Jeffrey Butterworth on being your own hero
This is part of our 100 Creative Directors interview series. It has been edited for length and clarity. To return to the series homepage and browse other interviews, click here.
What kind of Creative Director are you?
Butter Co. has been around for three and a half years and it’s definitely changed how I approach the work. Before that I spent almost 20 years in agencies across California, Las Vegas, and Austin — so I was much more of a cog in a wheel. It wasn’t necessarily bad but I had limited control.
The only thing that has been consistent in getting better work through is forcing things to happen.
To be good as a creative director, you have to be at least decent at strategy, project management, account management, copywriting, and design. Good creative directors should do those things. That’s what I’ve always strived to be — a little bit of all those things.
I think that that’s helped me.
I also just try and be a nice person to work with. You definitely work with people who don’t value that as much, and it shows. They may make really good work but it’s not how I want to do things.
I love to be in that team environment and just make it more of a pleasurable experience.
What’s the hardest part of shipping great work?
Having a vision and forging your way through.
A lot of people have really good ideas. A lot of people can even take that further and have great scripts or layouts. But the other part of this is that you just gotta force your way through to make those ideas or scripts a reality.
I think that’s where a lot of really good creative either dies or — more commonly — gets morphed into something that it wasn’t. And people go “Oh remember when it used to be so good!” There’s a lot of bellyaching about whose fault it was and who dropped the ball. I’m not saying those things are never the case but it’s also the job.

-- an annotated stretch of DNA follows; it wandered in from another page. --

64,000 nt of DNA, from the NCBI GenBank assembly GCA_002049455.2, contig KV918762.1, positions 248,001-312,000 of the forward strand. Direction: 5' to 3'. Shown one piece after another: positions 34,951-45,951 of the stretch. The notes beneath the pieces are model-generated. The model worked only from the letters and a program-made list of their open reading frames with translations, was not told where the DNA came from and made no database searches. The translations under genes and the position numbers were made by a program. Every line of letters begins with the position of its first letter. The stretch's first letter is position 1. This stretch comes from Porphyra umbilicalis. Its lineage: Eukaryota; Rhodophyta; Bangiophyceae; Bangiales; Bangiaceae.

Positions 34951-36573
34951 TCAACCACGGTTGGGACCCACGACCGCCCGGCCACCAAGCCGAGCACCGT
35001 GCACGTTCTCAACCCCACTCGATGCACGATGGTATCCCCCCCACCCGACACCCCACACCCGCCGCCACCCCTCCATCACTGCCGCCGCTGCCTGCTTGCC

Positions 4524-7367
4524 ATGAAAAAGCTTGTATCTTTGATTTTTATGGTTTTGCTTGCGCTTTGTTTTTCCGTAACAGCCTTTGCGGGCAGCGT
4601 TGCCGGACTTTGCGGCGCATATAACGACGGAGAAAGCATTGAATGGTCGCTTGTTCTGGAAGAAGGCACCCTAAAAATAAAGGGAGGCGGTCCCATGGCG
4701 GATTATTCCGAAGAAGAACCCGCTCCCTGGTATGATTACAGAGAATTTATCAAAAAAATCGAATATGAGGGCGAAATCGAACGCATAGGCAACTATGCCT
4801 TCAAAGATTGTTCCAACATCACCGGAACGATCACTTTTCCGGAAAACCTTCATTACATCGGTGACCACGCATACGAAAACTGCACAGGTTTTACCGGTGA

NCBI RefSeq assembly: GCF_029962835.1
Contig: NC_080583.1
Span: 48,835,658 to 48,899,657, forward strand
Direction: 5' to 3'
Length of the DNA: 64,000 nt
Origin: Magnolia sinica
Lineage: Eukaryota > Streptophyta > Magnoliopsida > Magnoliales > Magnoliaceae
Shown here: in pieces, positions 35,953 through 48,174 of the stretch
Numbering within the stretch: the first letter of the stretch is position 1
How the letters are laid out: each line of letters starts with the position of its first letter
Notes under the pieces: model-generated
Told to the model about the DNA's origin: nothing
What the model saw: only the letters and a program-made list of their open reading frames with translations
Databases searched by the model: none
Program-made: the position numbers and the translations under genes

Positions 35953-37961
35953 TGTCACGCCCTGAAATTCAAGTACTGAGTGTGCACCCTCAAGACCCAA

You have to deal with that stuff and get through it.
You’ve got to be able to take the ball and run with it.
I remember asking a creative director named Tom Hamling, who’s a friend of mine, years ago what the turning point was for him. And he said it was when he stopped worrying about getting fired.
When he would just do stuff without that being a concern.
I think that’s great advice. I try to do the same thing. You have to have the confidence to say we’re making this happen. You just have to keep going forward. That’s the biggest thing to actually making it, forging ahead.
What does success look like for you?
With success in the work, it has to be effective.
At the end of the day, creatives get so in the weeds about making cool stuff and that’s great! But if it’s cool, effective stuff then it’s really great. If it’s just cool stuff it might be straight up bad. Bottom line, if it’s not working, it’s not working.
You have to remind yourself that what almost every client has in common is they‘ve got to sell something or earn some impressions. You’ve got to take that KPI seriously.
That’s a straightforward answer of what success looks like on the work side.